In every mass market there is a demand of technical high quality products: in the automobile sector and other areas mainly low-priced and technically low demanding products are used. However, these fibre qualities are commonly contaminated by inherited fibre constituents like glues and dyestuffs, and therefore can’t be used in many high quality materials (like for example plastic injeciton moulding, aerated concrete, emulsion paints, and gaskets). There will be a special market where the customer is willing to pay a higher price for high quality and fully developed natural fibres. This will promise good profits. The ECCO represents this concept for years in the area of high-performance lubricants.

Resulting from these considerations we created the idea of a new product: Producing a high-tech-fibre, which is holding the technical potential but not the failings of a high-performance synthetic fibre (ecological questionable, high price, and more). The ECCO took the development to an end and now has begun to place this product into the emerging market. Every percent of this niche of the plant fibre market will promise a turnover of about 50 million Euro. It is certainly not utopian to talk about a market share of 10% of the main market for plant fibres.

Background

Because of long-lasting business contacts in the friction lining industry the ECCO GROUP was asked at end of the eighties to develop an alternative for asbestos fibres which still were used up to that time in Germany, but then banned by law. To solve this problem, ECCO turned to natural fibres, especially bast fibres like flax, hemp, jute, kenaf, ramie, and others. Their outstanding technical properties were known by the long human history of using those fibres, and have been rediscovered just shortly before. Their utilisation was a niche which was not occupied yet by the big fibre manufacturers. Another point was the increasing public interest in renewable and biodegradable raw materials. In the year 1990 a project started together will all great German friction lining manufacturers (Rütgers Pagid, Jurid, Textar, Ferodo Beral and later Raybestos), and was supported by the German Federal Ministry for Research and Technology (BMFT).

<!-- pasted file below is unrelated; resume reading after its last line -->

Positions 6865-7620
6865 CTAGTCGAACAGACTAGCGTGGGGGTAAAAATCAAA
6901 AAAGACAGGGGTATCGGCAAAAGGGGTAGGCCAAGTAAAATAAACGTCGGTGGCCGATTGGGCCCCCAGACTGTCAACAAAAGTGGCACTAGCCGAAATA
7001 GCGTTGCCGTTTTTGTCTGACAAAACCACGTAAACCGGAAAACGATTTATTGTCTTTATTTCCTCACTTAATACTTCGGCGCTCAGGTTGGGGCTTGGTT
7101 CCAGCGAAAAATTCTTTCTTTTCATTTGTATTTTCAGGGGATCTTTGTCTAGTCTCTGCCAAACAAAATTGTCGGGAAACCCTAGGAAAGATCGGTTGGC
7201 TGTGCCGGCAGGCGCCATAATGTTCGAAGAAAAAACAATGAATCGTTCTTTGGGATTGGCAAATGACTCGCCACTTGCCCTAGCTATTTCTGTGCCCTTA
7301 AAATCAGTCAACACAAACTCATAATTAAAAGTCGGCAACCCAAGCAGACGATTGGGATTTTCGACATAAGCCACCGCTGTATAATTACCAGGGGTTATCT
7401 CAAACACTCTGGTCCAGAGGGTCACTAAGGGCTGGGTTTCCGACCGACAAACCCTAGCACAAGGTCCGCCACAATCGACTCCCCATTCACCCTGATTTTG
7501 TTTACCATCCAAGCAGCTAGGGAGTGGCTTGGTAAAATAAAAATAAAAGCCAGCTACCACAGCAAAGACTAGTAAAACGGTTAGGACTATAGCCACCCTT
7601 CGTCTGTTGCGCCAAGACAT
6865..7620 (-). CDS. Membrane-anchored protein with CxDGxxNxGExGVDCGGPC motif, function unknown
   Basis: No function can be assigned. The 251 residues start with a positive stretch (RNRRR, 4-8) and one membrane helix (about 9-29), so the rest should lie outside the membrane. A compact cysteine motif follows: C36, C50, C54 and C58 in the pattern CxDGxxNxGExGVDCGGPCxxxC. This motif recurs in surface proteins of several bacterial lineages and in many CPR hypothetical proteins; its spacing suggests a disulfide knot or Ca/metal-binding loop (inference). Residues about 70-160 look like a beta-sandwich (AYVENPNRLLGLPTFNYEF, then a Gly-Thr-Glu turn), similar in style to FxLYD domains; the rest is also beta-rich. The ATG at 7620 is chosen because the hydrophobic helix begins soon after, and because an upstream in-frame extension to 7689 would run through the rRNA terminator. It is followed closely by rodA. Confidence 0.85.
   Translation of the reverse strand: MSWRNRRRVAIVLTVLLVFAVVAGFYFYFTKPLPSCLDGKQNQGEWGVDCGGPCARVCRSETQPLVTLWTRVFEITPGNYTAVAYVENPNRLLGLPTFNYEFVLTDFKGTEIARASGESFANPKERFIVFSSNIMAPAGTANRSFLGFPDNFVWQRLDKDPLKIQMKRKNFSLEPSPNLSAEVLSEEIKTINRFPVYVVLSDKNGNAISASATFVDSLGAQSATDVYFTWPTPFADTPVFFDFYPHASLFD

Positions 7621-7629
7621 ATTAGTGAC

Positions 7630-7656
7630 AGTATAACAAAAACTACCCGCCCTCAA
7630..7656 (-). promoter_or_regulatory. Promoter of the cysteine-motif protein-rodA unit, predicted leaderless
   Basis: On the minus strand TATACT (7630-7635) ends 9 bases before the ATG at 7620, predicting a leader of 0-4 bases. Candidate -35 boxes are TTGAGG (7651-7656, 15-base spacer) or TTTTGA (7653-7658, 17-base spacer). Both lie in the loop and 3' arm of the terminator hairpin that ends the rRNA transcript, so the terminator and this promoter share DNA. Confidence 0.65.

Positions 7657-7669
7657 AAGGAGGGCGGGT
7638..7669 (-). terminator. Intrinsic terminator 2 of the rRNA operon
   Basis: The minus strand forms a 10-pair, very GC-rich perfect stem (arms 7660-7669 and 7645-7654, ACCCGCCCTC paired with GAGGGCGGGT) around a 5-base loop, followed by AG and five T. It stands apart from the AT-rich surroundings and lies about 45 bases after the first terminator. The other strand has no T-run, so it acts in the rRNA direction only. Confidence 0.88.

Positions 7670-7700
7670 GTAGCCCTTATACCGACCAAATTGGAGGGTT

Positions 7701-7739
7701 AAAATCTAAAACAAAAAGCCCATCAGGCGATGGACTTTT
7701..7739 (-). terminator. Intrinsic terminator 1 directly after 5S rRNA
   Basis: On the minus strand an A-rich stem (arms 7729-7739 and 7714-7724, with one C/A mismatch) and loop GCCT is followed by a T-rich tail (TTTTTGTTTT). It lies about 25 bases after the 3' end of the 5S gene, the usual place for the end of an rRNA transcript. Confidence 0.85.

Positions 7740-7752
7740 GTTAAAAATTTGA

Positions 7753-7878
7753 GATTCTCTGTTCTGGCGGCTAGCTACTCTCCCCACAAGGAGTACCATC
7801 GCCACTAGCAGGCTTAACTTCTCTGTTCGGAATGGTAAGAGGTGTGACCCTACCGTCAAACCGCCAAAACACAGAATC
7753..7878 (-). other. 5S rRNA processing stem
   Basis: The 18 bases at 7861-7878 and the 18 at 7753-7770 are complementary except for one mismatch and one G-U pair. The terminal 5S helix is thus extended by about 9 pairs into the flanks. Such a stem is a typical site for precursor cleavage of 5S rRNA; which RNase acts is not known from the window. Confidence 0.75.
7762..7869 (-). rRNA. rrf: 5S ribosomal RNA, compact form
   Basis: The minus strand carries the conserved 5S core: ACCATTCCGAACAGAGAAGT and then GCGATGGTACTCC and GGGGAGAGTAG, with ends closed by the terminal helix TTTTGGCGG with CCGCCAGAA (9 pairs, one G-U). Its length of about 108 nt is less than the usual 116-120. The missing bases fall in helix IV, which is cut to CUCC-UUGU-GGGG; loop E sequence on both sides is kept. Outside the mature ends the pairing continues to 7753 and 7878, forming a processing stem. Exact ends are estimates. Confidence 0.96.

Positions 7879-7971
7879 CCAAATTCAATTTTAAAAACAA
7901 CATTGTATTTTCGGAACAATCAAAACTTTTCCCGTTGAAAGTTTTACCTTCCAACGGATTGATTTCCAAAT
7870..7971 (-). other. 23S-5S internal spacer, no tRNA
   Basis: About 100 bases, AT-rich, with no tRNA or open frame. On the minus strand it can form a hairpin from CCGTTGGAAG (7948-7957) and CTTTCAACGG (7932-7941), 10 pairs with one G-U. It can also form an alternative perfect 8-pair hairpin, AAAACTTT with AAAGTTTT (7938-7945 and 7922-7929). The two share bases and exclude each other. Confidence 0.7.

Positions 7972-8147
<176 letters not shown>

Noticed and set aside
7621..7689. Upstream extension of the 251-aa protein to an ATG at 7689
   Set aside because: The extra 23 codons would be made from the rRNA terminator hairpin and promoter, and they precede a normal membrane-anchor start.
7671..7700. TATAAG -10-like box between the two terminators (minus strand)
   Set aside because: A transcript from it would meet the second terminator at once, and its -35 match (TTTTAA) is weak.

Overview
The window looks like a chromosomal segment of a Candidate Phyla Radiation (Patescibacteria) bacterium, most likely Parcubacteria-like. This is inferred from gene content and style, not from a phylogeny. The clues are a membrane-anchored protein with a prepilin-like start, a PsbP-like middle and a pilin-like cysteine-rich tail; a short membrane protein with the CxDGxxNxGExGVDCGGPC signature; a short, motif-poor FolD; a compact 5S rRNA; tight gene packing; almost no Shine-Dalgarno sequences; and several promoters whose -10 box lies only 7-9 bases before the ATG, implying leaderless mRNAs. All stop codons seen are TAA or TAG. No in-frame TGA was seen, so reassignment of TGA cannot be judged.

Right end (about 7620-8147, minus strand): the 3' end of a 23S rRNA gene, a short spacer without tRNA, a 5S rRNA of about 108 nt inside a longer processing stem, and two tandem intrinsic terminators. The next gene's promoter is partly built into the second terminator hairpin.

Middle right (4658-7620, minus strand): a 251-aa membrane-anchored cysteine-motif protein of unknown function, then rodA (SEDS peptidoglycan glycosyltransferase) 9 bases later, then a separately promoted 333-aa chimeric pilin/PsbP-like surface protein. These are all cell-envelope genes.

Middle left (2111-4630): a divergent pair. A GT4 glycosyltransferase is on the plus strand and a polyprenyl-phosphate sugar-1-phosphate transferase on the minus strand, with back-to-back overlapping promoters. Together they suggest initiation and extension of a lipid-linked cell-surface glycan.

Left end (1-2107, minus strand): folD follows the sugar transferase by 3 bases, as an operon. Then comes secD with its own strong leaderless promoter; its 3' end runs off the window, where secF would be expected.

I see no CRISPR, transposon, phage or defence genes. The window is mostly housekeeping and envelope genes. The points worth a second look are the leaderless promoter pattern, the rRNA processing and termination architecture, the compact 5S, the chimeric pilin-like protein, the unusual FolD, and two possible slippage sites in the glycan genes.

During the process of development it shows that flax is a natural fibre well suited for use in industry. Therefore many patents for the technical utilisation of flax national and international were originated. Conditions for using plant fibres in industry are:

  • Availability of a sufficient amounts
  • Secure supply within a defined timescale
  • Shelf life
  • Durability against germs and fungi



It turned out that the ultrasonic break-down method is an adequate procedure to avoid the common dew retting of plant fibres (traditional treatment in agriculture) or water retting which is not allowed in Germany. The time span between harvest and fibre production is reduced from several weeks only to a few days. Moreover the ultrasonic method provides new fibre types highly qualified for jobs which so far could only be solved by synthetic fibres. Those fibres are fine industrial raw materials, and SETRALIT® is their trademark registered by ECCO. So the ECCO ultrasonic break-down provides the platform for using plant fibres in high performance industrial applications.

After development the method was being technical optimised and characteristics of the new fibre were being worked out. Testing and adjusting the method to all kinds of peripheral parameters cost a few years time and considerable financial resources. The breakthrough finally was an essential improvement of method, meaning a decreased ultrasonic treatment time of from 2 min. down to less than 30 sec. Ultrasonic break-down is therefore an effective as well as economic method because of the relatively low production costs and the almost unlimited capability to upscale it without any major changes of its technology.